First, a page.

Questions to Ask in an Exit Interview Survey
A good exit survey will create simple, actionable data and insights that clearly point to areas you can work on to reduce unwanted attrition. Read for some quick tips and examples for creating your exit interview surveys.
Exit interview surveys also allow you to dissect data by performance levels, tenure and role. By providing departing employees the opportunity to give their honest feedback, you can gather valuable insights to improve the employee experience for future staff.
Different exit surveys will gather different types of feedback. Some ask for direct feedback on the person’s manager while others just ask about the role and reasons for leaving. Some even ask the manager for feedback on the employee concurrently, although this can create extra work for administrators.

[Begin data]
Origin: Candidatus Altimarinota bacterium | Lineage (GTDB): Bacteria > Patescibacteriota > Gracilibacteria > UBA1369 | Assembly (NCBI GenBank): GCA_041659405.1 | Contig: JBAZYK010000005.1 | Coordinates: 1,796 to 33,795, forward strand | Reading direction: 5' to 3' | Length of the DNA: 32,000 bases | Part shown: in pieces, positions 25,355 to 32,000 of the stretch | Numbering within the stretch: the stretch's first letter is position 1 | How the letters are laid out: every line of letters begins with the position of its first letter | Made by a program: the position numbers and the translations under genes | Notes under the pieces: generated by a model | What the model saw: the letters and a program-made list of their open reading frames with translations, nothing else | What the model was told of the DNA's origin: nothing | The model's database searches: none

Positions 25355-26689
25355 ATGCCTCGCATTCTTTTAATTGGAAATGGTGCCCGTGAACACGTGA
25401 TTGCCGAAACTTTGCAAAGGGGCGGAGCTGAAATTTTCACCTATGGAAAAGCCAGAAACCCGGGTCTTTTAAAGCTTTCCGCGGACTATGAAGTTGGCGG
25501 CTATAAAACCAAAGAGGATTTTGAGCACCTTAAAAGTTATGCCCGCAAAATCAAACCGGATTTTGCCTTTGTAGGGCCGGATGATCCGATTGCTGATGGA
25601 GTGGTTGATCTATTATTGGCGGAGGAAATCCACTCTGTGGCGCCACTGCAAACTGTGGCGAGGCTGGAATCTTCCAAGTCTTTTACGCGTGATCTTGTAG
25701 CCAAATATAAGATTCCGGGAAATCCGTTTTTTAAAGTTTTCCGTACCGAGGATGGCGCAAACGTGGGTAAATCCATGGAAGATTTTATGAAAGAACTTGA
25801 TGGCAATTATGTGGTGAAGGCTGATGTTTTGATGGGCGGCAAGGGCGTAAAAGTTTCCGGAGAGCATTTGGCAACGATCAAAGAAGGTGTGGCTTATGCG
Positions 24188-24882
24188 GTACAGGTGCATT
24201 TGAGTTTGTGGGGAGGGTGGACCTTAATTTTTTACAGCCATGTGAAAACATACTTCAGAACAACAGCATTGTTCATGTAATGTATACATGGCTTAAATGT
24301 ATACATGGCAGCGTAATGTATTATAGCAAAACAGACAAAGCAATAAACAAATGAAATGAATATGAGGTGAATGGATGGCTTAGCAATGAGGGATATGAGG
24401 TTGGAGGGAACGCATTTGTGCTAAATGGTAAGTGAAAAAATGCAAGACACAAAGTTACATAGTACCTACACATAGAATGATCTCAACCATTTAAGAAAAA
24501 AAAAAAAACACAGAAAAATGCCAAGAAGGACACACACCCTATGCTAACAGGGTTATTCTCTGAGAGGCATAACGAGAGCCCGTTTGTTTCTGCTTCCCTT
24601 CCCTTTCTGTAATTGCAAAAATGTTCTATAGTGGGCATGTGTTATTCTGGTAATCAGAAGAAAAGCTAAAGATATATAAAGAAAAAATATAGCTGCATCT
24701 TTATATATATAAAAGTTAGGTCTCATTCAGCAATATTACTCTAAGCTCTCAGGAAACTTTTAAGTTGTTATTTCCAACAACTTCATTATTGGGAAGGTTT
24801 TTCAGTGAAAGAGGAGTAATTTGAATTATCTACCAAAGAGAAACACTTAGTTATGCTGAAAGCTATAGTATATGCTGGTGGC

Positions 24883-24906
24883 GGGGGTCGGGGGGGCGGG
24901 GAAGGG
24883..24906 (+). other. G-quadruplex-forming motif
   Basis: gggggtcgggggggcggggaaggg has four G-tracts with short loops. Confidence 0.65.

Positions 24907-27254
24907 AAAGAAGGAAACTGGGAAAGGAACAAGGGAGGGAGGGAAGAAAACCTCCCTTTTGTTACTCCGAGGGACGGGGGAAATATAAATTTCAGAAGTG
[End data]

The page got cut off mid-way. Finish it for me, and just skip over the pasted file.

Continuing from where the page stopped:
Unlike an engagement survey where you deal with constructs built around employee attitudes, an exit survey should be much more practical and simple to design and interpret. If an exit survey isn’t clear to interpret you may want to consider redesigning your survey.
It can be useful to include a few open text fields in your survey too – often they elicit rich detail and nuances about an employee’s decision to leave compared to multiple choice questions.
While historically these have been difficult to turn into insights, text analytics software has come a long way in recent years. Natural language processing and sentiment analysis now allow you to automatically analyze tens of thousands of open text responses and create topics, themes and trends to allow you to spot patterns and interpret the data.
Key Themes to Measure in an Exit Interview
Every organization will have their own needs when it comes to understanding why employees leave, but there are a number of major themes you’ll want to understand:
● Reasons for leaving
● Feedback about their role
● Feedback about their manager
● Feedback about their team
● Feedback about the organization as a whole
● Whether they would still promote your organization to others when they talk about you
READ MORE:: How to Run a Employee Exit Interview